Alun Richards grasps for animal metaphors to describe the saxophonist’s primal sound
As the lights go down, an ominous figure appears on stage, silhouetted against a white, moon-like disc. People scream. The figure begins to transform. It seizes a horn-shaped object and straps it to its body; strange, otherworldly sounds emerge, lulling us into a trance state. Time expands in all directions. Reality unravels. The creature’s name is Colin.
Tonight’s concert is the penultimate entry in MIF 2017’s Dark Matter series, whose remarkably varied line-up has included laptop artist Holly Herndon (reviewed here) and grime collective LEVELZ (here). Tomorrow, druidic doom metallers Sunn O))) will be filling the O2 Ritz with sub-bass and dry ice. Not that it’s a competition, but in the sonic-warfare stakes, Colin Stetson could definitely give them a run for their money.
Stetson’s Wikipedia page describes him as a “saxophonist and multireedist”. This is a bit like describing the Norse god Thor as someone who’s well-equipped for hitting nails. In reality, Stetson practically fuses with his instrument, heaving sounds out of it that demand comparison with large animals and geological phenomena. My notes include the phrases “a whale giving birth” and “elephants wrestling at a Led Zepplin concert”. This might be hyperbole, but I’d have to check with the elephants first.
Technically speaking, all this ruckus is achieved through circular breathing, percussive key clicks and a hefty dose of distortion. Stetson’s arsenal also includes a throat mic, which, besides adding to his man-machine appearance, allows him to lay wordless countermelodies over the instrumental drones and riffs. But an explanation of technique doesn’t begin to capture the physicality of the music. One piece begins with an unholy honk that sounds like something out of a Hans Zimmer soundtrack. Catching the audience by surprise, it almost sends them flying backwards out of the venue.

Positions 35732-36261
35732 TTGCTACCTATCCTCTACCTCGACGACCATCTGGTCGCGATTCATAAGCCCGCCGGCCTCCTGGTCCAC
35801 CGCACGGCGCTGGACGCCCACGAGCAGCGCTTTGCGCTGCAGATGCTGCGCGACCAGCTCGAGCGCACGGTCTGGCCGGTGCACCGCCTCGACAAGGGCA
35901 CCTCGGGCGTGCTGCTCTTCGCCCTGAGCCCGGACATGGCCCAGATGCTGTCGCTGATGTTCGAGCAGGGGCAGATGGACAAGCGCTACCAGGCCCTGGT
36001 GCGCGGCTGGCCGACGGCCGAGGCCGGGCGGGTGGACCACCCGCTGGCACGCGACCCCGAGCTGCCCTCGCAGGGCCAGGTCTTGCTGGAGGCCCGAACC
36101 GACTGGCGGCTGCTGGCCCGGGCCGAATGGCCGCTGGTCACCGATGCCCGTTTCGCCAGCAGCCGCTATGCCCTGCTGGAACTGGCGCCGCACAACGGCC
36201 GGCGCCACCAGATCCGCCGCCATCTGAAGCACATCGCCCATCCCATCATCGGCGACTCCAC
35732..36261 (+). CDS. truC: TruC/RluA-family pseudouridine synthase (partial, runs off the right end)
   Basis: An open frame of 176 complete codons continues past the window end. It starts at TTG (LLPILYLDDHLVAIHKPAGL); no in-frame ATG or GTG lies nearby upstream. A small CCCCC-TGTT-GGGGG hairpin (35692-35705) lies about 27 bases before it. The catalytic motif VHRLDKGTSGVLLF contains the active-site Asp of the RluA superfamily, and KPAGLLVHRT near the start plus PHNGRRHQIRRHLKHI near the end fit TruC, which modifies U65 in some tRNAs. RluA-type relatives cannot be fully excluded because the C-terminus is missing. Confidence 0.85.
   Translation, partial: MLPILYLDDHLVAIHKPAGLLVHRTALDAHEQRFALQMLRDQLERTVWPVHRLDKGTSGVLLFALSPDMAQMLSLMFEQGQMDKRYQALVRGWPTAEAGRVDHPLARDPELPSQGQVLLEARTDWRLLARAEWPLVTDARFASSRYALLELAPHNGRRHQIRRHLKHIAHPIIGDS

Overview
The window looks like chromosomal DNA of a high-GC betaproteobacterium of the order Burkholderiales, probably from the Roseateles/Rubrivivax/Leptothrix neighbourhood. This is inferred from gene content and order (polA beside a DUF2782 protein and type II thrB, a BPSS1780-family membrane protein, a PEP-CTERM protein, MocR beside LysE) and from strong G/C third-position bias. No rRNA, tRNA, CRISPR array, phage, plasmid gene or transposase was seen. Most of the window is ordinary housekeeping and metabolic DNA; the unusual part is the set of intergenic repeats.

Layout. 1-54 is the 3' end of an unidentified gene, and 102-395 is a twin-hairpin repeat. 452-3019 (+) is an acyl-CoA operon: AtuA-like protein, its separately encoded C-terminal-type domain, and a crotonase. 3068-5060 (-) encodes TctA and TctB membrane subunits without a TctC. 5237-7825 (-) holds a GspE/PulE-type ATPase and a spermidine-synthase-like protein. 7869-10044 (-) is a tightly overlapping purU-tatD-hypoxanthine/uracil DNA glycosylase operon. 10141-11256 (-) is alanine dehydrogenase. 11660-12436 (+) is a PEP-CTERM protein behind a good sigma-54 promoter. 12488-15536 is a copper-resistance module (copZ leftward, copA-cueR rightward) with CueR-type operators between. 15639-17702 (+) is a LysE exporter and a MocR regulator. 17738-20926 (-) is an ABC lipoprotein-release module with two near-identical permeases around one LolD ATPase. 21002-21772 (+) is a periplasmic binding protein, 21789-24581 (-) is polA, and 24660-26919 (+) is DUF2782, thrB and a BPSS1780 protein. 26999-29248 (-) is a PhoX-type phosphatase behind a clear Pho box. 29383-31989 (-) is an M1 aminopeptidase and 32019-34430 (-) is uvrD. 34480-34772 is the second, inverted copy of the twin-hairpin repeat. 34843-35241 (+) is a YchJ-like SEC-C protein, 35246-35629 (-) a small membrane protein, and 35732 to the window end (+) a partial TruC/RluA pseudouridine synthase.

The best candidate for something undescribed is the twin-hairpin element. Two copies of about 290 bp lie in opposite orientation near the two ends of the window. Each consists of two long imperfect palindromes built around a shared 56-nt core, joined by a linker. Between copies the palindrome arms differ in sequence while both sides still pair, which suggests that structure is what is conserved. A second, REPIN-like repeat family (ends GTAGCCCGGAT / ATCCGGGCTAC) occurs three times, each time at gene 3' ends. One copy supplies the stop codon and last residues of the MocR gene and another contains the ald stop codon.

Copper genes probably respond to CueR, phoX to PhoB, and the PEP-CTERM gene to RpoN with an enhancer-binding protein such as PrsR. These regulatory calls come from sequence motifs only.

It’s not all hammer blows and rolling thunder, however. Moving between instruments – tenor and bass saxophones, plus what I think is a contrabass clarinet – Stetson conjures up three distinct sound worlds. The bass rumbles monstrously. The clarinet blasts out heavy grooves and riffs. The tenor, meanwhile, lightens the claustrophobic mood with bright tones and expansive, spiralling melodies. The variety is welcome – it elevates what might be just an extraordinary display of physical strength into a genuine musical performance, something that sustains your interest from start to finish.
Between pieces, Stetson pauses to towel himself off and chat with the audience. You’d expect him to be the strong, silent type, but actually he talks quite a bit. Given the physical demands of his music, this is probably a survival strategy. “I’m going to leave you with one that will pretty much take me out of the game,” he says, before launching into another pulverising drone. Coming on top of everything else, the jock vocabulary ought to be too much. But that might be Stetson’s genius: he does too much just enough.
Dark Matter, curated by Mary Anne Hobbs, 29 June–15 July